There are many resources available to you and your support network to better understand and cope with opioid dependence. Some resources, like the American Board of Addiction Medicine and the American Board of Psychiatry and Neurology, can refer you to local addiction specialists and healthcare providers for treatment. Check out some of the recommended sites below.
These helpful links are provided as a public service and are for informational purposes only. No endorsement is made or implied.
American Board of Addiction Medicine
The American Board of Addiction Medicine is the nation’s first medical specialty board that certifies addiction medicine physicians across a range of specialties with the mission to increase access to and to improve the quality of addiction treatment.
American Board of Psychiatry and Neurology
The American Board of Psychiatry and Neurology is a not-for-profit corporation that promotes excellence in practice through certification and maintenance of certification processes, and is a member of the American Board of Medical Specialties.abpn.com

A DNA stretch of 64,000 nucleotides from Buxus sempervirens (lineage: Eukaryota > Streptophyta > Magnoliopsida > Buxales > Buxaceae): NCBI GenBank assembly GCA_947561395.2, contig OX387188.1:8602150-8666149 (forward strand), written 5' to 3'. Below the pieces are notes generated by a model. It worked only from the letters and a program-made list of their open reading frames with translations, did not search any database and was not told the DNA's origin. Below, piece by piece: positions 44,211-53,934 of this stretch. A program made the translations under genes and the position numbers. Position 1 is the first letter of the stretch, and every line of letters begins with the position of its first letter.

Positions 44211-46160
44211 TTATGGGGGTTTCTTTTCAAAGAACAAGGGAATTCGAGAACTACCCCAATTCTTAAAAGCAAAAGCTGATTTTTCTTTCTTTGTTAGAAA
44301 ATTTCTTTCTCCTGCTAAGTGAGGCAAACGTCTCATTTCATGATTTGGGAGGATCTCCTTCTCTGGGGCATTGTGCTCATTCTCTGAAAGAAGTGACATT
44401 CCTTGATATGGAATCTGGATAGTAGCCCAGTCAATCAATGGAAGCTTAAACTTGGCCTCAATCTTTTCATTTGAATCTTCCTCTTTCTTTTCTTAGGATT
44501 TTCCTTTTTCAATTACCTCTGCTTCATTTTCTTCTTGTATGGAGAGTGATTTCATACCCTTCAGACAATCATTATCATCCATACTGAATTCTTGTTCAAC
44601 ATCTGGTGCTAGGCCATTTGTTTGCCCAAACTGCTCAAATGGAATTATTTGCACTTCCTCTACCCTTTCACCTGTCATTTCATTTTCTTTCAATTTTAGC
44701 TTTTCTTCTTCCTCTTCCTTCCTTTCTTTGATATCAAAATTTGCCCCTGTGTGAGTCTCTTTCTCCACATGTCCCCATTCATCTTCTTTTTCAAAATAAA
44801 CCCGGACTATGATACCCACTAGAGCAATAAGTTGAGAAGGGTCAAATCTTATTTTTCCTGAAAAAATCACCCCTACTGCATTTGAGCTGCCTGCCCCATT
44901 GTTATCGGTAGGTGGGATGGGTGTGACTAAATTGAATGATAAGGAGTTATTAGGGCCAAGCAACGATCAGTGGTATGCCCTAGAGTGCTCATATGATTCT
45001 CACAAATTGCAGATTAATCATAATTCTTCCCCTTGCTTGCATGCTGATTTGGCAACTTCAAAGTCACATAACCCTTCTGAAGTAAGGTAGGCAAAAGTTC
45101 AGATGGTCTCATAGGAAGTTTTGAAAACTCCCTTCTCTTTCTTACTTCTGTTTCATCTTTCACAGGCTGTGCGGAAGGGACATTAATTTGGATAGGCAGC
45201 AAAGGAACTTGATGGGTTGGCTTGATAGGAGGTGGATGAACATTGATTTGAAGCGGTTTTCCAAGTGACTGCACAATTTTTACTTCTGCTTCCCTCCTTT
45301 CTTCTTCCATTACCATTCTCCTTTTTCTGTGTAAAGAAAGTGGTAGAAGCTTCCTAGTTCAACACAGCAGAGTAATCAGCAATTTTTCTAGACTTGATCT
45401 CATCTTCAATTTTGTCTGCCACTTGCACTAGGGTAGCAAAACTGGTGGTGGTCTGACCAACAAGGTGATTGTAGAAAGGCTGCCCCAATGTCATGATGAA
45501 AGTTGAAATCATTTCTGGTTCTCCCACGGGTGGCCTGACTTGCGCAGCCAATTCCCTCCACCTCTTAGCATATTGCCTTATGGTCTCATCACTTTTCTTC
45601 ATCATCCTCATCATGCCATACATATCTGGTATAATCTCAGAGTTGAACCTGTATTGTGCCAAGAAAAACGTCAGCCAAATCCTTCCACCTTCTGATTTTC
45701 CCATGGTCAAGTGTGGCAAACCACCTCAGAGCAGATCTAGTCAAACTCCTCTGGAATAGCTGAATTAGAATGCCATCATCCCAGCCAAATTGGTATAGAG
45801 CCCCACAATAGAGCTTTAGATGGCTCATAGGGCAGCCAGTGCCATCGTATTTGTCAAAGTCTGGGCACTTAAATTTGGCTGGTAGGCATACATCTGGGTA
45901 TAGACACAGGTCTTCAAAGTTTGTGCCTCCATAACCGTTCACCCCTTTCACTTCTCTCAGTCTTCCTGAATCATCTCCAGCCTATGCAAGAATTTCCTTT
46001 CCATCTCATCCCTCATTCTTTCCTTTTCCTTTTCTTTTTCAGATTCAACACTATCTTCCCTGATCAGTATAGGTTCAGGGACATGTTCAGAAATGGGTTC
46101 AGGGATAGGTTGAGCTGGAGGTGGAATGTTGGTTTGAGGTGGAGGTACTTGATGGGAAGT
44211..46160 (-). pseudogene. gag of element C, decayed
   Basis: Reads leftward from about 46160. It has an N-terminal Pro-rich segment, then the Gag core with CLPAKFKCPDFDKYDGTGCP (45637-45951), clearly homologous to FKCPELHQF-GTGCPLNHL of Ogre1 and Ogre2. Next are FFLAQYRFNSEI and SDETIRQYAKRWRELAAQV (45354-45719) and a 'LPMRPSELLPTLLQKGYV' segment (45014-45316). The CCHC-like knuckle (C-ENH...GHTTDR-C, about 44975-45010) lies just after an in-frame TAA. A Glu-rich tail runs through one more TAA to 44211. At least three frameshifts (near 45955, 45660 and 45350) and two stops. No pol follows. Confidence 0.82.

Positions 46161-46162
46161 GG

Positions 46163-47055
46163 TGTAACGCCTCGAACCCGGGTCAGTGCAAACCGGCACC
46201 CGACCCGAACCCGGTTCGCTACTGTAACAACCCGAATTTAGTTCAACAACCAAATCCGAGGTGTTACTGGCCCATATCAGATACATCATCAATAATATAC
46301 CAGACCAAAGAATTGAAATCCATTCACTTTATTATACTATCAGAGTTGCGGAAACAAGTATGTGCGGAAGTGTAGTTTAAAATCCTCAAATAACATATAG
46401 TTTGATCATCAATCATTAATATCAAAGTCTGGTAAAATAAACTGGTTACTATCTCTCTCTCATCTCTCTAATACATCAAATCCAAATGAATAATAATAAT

American Society of Addiction Medicine
The American Society of Addiction Medicine (ASAM), founded in 1954, is a professional medical society representing over 5000 physicians, clinicians, and associated professionals in the field of addiction medicine. ASAM is dedicated to increasing access and improving the quality of addiction treatment, educating physicians and the public, supporting research and prevention, and promoting the appropriate role of physicians in the care of patients with addiction.asam.org
National Institute on Drug Abuse
The mission of the National Institute on Drug Abuse (NIDA) is to lead the nation in bringing the power of science to bear on drug abuse and addiction.drugabuse.gov
Medicaid is a federal government program for families and individuals with low income and resources. Medicaid.gov provides state-by-state information on eligibility and enrollment.